When it comes to marketing, is DNA TMI?

Apparently not. GlaxoSmithKline announced this month a $300 million investment in the genomics and biotechnology company 23andMe, alongside a four-year deal allowing Glaxo access to its genetic database for drug development.

23andMe was the first company to offer genetic testing for ancestry in 2007 and now hosts DNA results for some 5 million customers. It is estimated that the number of people who have used some sort of DNA testing exceeds 12 million, including about 1 of every 25 Americans. This information may reveal an individual’s propensity to develop some diseases so it’s no wonder why mega pharmaceutical companies are interested.

The partnership between 23andMe and Glaxo is the largest collaboration to date between companies that host individual genetic information and others that wish to use it for development. Glaxo’s first project is slated to research novel Parkinson’s disease treatments based on mutations in the LRRK2 gene. About 60,000 Americans are diagnosed with Parkinson’s disease each year and about 7-10 million worldwide.

In 2016, 23andMe partnered with Celmatix, a company that uses genetic information to study fertility—specifically how genes affect the likelihood of pregnancy. A result of this collaboration was an FDA-approved kit to test variants on genes linked to ovarian, breast, and prostate cancer, the BRCA1 and BRCA2 genes in particular. Women with one of these gene variants have a 45-80 percent chance of developing breast cancer by age 70.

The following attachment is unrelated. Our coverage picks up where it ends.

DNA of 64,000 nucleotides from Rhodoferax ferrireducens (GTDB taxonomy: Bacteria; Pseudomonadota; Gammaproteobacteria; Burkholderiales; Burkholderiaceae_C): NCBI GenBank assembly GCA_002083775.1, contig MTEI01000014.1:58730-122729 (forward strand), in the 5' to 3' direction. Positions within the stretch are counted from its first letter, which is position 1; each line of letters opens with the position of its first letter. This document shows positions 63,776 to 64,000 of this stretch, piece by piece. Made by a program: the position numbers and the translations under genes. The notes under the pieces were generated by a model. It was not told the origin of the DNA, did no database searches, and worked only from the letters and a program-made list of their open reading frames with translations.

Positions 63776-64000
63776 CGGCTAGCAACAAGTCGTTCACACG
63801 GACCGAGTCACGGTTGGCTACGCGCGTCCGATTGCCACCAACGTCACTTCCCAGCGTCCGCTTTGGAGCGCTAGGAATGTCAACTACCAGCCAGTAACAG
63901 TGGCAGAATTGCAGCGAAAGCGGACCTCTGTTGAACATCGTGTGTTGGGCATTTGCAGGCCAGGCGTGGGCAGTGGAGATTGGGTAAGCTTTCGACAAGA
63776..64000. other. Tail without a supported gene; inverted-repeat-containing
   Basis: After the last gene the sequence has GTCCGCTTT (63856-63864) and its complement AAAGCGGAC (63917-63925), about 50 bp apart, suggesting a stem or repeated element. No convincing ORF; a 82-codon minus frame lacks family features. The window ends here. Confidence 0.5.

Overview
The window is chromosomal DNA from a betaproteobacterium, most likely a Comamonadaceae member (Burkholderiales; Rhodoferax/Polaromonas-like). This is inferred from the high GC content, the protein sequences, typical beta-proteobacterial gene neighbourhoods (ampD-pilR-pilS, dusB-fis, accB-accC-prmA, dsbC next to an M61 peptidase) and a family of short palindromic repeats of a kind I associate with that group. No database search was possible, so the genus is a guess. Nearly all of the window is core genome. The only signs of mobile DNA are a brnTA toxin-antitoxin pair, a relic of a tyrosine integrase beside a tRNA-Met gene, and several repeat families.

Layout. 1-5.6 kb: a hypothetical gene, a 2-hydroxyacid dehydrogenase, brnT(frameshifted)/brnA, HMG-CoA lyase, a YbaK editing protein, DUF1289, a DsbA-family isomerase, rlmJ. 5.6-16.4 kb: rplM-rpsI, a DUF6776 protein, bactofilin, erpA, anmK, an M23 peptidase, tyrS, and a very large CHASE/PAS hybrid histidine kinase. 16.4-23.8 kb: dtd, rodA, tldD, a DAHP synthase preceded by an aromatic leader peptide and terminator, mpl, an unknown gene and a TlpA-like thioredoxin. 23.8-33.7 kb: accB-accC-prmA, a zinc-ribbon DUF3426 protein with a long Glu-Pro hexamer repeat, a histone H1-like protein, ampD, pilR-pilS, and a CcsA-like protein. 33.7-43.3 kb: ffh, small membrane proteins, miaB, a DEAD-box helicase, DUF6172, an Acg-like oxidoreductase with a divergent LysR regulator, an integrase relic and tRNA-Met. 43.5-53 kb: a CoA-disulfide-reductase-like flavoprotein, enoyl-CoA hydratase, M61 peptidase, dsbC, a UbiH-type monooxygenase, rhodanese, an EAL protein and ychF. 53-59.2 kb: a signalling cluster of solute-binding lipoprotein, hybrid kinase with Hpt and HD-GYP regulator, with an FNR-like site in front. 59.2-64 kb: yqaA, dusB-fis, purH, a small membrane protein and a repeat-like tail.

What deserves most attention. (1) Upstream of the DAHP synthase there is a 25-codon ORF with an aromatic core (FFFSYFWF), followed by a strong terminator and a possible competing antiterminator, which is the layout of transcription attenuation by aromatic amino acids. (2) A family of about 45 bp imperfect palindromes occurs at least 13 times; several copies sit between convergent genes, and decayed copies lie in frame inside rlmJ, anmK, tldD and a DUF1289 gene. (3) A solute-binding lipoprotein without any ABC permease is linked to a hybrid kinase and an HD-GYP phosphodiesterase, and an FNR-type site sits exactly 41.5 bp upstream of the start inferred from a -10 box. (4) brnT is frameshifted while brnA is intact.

When submitting saliva samples, 23andMe customers are asked if they want their results to be used for scientific research. Over 80 percent of respondents have given their approval. Ancestry.com, the largest genealogy company in the world is also using its data for health research. Ancestry hosts 7 million DNA results and has linked arms with Calico (one of Google’s many facets) to research the genetics behind those with unusual life longevity.

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